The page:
Have you ever heard of a food desert? It’s an area of the country that has limited access to fresh, healthy foods.
As you can imagine, this type of area is particularly detrimental to people’s health and well-being.
Let’s take a deeper look into food deserts and some of the statistics surrounding this troubling issue.
What Populations Are Most Affected by Food Deserts?
A food desert is defined by the United States Department of Agriculture (USDA) as an area where at least 33% of the population lives more than one mile from a supermarket or large grocery store (or 10 miles in rural areas).
This lack of access to fresh foods means that many people are forced to rely on convenience stores, gas stations, and fast-food restaurants for their meals—which generally don’t offer many healthy options.
Low-income populations tend to be disproportionately affected by food deserts. Low-income households often lack the resources to buy nutrient-dense foods and rely instead on cheaper, processed options with fewer vitamins and minerals.
As a result, these populations often suffer from higher rates of obesity, diabetes, and other chronic diseases—all of which can lead to increased healthcare costs down the line.
Food deserts are particularly common in urban areas due to their high concentration of low-income residents and limited grocery store access. In many cases, large grocery stores will not open in urban neighborhoods due to safety concerns or lack of profits.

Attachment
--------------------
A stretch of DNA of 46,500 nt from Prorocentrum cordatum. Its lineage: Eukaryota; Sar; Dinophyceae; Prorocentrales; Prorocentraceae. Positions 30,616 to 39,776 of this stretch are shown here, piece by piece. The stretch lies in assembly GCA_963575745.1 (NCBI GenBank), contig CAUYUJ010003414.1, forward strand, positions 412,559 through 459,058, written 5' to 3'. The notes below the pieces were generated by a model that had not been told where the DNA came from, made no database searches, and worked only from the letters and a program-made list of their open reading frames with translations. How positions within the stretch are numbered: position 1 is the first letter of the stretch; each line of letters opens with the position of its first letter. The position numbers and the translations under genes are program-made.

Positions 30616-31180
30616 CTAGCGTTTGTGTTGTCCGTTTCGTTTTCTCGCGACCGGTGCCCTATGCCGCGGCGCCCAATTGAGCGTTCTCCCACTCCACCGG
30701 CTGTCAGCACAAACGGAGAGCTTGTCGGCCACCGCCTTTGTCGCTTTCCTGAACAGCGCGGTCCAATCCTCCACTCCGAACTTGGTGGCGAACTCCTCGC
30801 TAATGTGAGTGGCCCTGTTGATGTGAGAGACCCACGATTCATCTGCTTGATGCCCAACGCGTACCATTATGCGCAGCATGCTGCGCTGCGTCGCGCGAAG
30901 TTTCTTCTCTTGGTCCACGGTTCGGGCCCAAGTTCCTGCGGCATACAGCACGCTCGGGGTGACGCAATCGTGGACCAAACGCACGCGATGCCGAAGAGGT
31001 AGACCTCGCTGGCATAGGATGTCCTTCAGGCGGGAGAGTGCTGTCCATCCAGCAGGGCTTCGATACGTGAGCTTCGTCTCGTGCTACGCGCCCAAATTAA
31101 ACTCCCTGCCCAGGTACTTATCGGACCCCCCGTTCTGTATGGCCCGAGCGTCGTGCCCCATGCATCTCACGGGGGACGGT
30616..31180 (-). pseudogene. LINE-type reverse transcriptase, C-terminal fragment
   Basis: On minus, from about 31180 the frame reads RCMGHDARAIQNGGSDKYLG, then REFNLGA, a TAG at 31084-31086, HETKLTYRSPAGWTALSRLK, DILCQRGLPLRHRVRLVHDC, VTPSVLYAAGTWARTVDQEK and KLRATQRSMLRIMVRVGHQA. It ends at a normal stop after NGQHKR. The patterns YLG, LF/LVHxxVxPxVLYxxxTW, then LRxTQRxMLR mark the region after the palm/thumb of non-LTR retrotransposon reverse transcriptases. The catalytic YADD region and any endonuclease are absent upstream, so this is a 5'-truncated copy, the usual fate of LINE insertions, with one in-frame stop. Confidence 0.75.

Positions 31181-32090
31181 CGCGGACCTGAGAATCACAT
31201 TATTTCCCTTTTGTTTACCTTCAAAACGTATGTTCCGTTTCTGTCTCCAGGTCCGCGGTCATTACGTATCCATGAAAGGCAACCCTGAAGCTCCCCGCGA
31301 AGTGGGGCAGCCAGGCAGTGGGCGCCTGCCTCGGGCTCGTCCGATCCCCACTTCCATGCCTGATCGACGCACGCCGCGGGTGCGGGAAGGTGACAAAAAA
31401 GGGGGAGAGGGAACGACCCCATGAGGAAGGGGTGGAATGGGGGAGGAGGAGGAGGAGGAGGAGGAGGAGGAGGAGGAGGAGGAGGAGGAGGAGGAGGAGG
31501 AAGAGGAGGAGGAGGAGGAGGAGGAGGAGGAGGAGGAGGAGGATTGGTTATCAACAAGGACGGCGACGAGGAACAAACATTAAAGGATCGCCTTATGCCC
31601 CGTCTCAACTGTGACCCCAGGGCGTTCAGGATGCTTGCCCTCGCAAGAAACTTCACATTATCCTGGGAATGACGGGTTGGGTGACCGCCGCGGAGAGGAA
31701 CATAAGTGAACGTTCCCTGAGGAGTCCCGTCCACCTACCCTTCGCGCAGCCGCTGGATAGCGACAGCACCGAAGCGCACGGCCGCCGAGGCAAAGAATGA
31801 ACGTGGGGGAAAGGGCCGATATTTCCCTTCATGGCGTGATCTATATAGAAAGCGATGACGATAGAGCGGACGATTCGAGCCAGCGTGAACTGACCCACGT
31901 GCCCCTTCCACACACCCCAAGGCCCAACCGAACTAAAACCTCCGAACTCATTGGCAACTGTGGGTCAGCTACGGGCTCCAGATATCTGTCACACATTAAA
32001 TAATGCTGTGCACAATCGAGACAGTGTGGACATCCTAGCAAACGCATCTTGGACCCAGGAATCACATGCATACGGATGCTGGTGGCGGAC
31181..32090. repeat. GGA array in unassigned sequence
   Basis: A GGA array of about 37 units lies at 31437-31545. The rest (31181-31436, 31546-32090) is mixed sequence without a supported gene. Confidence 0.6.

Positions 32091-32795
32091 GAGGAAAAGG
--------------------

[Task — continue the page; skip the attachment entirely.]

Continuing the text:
This leaves many urban residents with little choice but to rely on convenience stores for their groceries—which typically do not carry fresh produce or other healthy items such as lean proteins or whole grains.
And while food deserts are more commonly associated with urban settings, they also exist in rural areas—particularly those with lower population densities. In rural areas, transportation can be a major issue when it comes to accessing healthy foods. Many families simply cannot afford cars or may live too far away from grocery stores for walking or biking to be feasible options.
Food Desert Statistics – Highlights
- About 1 in 4 Native Americans experiences food insecurity, compared to 1 in 9 Americans overall and 1 in 12 white or non-Hispanic individuals.
- 100% of US counties have some level of food insecurity.
- Milk prices in food deserts tend to be 5% higher and cereal prices 25% higher.
- Food deserts may be underreported because the North American Industry Classification System places small corner stores (which sell primarily packaged and processed food) in the same category as major grocery stores like Whole Foods.
- More than 34 million people, including 9 million children, in America are food insecure.
About 1 in 4 Native Americans experiences food insecurity, compared to 1 in 9 Americans overall and 1 in 12 white or non-Hispanic individuals.
Source: Feeding America
Native American reservations have long faced economic hardship due to limited access to resources and job opportunities. This lack of resources has caused an increase in the cost of goods and services, including food.